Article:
Premier

Bligh had long been touted as a likely successor to the long-running Premier Peter Beattie, and he publicly endorsed her as his replacement when he announced his retirement from politics on 10 September 2007.[4]

She was subsequently nominated unopposed by the Labor caucus in a deal that saw Paul Lucas from the Right faction succeed her as Deputy Premier. She became the leader of the Labor Party on 12 September. After Beattie formally resigned on 13 September 2007, Bligh was sworn in by the then Governor Quentin Bryce. Bligh led Labor to victory in the 2009 state election. Bligh lost eight seats from the large majority she'd inherited from Beattie, and also suffered an eight-percent swing on the two-party vote. Nonetheless, due largely to taking 34 out of 40 seats in Brisbane, Labor still won 51 seats out of 89, enough for a comfortable majority. The election marked the Queensland ALP's eighth c

Bligh had long been touted as a likely successor to the long-running Premier Peter Beattie, and he publicly endorsed her as his replacement when he announced his retirement from politics on 10 September 2007.[4]

She was subsequently nominated unopposed by the Labor caucus

She was subsequently nominated unopposed by the Labor caucus in a deal that saw Paul Lucas from the Right faction succeed her as Deputy Premier. She became the leader of the Labor Party on 12 September. After Beattie formally resigned on 13 September 2007, Bligh was sworn in by the then Governor Quentin Bryce. Bligh led Labor to victory in the 2009 state election. Bligh lost eight seats from the large majority she'd inherited from Beattie, and also suffered an eight-percent swing on the two-party vote. Nonetheless, due largely to taking 34 out of 40 seats in Brisbane, Labor still won 51 seats out of 89, enough for a comfortable majority. The election marked the Queensland ALP's eighth consecutive election win; the party has been in government for all but two years since 1989.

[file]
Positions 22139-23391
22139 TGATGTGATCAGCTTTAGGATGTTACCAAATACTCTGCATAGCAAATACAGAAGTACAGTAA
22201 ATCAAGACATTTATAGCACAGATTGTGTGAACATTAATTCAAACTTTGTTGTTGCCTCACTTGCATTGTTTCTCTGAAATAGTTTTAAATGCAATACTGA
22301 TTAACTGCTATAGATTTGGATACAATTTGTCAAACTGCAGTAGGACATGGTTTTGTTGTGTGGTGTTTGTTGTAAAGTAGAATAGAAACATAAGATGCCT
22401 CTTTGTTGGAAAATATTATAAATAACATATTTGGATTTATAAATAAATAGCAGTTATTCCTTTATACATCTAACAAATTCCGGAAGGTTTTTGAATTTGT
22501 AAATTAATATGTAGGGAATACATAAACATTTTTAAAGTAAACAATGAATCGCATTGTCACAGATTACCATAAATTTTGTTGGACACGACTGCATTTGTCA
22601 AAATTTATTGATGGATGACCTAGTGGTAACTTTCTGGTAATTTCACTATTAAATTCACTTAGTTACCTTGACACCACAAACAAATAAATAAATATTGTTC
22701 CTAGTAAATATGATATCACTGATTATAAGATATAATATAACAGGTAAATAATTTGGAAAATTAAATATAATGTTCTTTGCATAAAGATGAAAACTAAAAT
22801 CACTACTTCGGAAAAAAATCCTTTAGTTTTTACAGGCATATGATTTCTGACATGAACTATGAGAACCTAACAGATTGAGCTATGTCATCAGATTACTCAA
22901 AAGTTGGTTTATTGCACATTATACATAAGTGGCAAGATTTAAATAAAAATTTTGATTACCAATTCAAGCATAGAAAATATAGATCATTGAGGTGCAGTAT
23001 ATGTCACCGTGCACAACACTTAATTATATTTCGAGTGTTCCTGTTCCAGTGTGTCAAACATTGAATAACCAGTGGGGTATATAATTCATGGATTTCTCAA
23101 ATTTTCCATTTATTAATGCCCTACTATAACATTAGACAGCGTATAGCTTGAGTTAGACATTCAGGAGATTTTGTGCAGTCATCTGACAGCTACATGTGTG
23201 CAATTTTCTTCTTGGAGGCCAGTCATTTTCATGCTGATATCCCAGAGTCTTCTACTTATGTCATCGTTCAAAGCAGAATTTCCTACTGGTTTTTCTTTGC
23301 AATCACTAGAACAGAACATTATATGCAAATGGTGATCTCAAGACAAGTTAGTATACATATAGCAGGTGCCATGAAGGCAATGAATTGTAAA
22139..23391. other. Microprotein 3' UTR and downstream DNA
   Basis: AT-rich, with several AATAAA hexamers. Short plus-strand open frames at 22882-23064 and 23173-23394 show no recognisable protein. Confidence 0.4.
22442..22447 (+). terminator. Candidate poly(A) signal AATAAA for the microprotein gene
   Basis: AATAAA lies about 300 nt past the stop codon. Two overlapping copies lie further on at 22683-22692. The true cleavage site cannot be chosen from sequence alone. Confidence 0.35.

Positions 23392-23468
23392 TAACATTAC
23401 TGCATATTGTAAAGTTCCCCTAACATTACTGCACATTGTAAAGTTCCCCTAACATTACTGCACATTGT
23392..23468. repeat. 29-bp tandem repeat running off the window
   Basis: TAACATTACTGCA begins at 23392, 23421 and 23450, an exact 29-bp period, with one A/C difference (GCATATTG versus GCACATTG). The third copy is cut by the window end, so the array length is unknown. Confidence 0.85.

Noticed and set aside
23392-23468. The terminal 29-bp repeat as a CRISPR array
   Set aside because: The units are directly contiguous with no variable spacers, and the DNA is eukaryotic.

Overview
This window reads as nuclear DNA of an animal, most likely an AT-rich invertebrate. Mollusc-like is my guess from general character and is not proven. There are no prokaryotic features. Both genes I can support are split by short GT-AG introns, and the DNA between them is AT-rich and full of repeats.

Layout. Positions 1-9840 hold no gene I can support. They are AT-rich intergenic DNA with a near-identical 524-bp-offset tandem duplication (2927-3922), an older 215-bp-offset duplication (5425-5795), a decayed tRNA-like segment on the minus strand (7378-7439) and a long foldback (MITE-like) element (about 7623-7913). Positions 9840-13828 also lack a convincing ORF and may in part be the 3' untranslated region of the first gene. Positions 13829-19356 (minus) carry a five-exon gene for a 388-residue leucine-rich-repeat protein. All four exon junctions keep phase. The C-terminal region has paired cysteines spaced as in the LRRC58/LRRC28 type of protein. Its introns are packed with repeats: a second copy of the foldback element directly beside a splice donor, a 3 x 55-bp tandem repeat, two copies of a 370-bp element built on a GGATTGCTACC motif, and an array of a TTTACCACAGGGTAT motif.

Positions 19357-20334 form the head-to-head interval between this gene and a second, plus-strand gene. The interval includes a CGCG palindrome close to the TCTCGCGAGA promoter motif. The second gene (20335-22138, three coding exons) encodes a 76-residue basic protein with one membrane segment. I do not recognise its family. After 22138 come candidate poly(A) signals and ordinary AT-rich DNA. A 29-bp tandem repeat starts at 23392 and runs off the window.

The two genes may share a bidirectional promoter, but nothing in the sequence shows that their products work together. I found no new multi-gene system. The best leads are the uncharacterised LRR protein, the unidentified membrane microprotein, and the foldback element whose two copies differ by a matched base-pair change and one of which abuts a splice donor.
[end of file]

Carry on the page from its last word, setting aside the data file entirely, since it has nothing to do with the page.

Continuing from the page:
In winning the election, Bligh became Australia's first popularly elected female premier.[5] The two previous female premiers, Carmen Lawrence (Western Australia 1990–93) and Joan Kirner (Victoria 1990–92), became premiers following the resignation of male premiers (as Bligh did), but both were defeated at the following respective state elections. However, Bligh is not Australia's first popularly elected female head of government. Rosemary Follett and Kate Carnell were both popularly elected as Chief Minister of the Australian Capital Territory, and Clare Martin was elected as Chief Minister of the Northern Territory.[5]

In 2009, Bligh was elected to the three person presidential team of the Australian Labor Party, to serve until July 2012. She served as National President of the Australian Labor Party for the 2010–11 financial year.[6]

Bligh announced the privatisation of five government owned corporations:

  • Q

    More than 3,000 workers were to be offered voluntary redundancies, just three months after the privatisation of QR National.

    Queensland Motorways Limited and Forestry Plantations Queensland were not being sold, but rather being leased for an estimated 50-year lease. Since this announcement, the Queensland Government announced plans to sell Queensland Rail to the public.

    Revenues from privatisation were estimated at approximately $15 billion, to go towards balancing Queensland's state budget.[7]

    The sale of these assets aimed at removing significant overheads